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The Surprising Link Between Stress and Memory

Memories of facts you read, hear or study are formed through a process with three key steps (Cox, 2018)
© CQUniversity, 2020

Consider the following video by TED Ed – Lessons Worth Sharing that investigates the complex relationship between stress and memory.

This is an additional video, hosted on YouTube.

Memories of facts you read, hear or study are formed through a process with three key steps (Cox, 2018):

Acquisition:

  • This is when your brain receives a new piece of information. Each sensory experience activates a unique set of brain areas.

Consolidation

  • After each of the unique set of brain areas have been activated these sensory experiences have to be consolidated by the hippocampus (influenced by the amygdala).

Retrieval

  • Now the memory has been encoded, you will be able to remember and retrieve memories at a later date.

Cox explains that in the first two stages, acquisition and consolidation, moderate stress can be helpful. Stress triggers the brain to release hormones called corticosteroids. This activates a process of threat detection and response in the amygdala which then prompts the hippocampus to consolidate the memory.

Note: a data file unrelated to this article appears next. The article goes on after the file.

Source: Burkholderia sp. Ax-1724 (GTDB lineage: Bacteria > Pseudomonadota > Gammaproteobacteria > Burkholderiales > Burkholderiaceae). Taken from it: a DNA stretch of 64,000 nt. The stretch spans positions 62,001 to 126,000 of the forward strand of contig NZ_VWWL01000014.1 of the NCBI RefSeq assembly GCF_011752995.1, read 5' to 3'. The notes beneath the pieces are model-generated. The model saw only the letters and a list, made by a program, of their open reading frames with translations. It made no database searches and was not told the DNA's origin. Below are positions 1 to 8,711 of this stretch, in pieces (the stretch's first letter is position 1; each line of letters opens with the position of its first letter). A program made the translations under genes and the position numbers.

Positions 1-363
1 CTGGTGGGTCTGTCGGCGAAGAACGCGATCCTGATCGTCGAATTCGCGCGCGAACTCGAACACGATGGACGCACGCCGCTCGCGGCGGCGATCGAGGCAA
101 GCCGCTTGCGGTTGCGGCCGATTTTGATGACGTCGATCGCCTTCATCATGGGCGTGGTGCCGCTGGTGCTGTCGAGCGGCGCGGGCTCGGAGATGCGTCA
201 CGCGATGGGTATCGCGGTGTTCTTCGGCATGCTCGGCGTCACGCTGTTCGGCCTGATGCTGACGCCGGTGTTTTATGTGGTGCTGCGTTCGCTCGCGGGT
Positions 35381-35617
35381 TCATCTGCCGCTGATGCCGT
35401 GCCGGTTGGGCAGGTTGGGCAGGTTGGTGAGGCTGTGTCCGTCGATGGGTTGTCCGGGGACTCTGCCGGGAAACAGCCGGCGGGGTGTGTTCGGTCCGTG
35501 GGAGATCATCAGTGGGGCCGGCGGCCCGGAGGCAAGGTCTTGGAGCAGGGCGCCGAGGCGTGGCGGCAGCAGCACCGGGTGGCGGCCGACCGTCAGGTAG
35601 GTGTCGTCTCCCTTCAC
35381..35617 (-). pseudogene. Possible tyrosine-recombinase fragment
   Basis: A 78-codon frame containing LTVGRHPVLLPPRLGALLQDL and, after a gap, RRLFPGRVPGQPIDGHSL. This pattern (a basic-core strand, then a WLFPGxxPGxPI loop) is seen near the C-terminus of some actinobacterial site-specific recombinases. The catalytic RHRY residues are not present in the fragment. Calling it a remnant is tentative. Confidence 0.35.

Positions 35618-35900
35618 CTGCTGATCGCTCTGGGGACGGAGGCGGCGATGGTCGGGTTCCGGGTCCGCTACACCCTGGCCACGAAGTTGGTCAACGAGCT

However, according to Cox, while some stress can be helpful, extreme or chronic long-term stress can have the opposite impact. It can damage the hippocampus and reduce your ability to develop new memories.

How does stress impact your ability to recall facts?

While stress has some positive effects on short-term memory, it doesn’t help us to remember facts. Our ability to recall facts relies on the prefrontal cortex, but stress stimulates the amygdala which then lessens the activity of the prefrontal cortex, therefore making it more difficult to recall facts.

Has your mind ever gone blank during a test? Well, after your mind goes blank, your level of stress increases and impacts your ability to retrieve the information. So, next time you are desperately trying to remember a fact, Cox suggests taking a deep breath and trying to return to a state of calmness.

References

© CQUniversity, 2020
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Learning and Memory: Understandings from Educational Neuroscience

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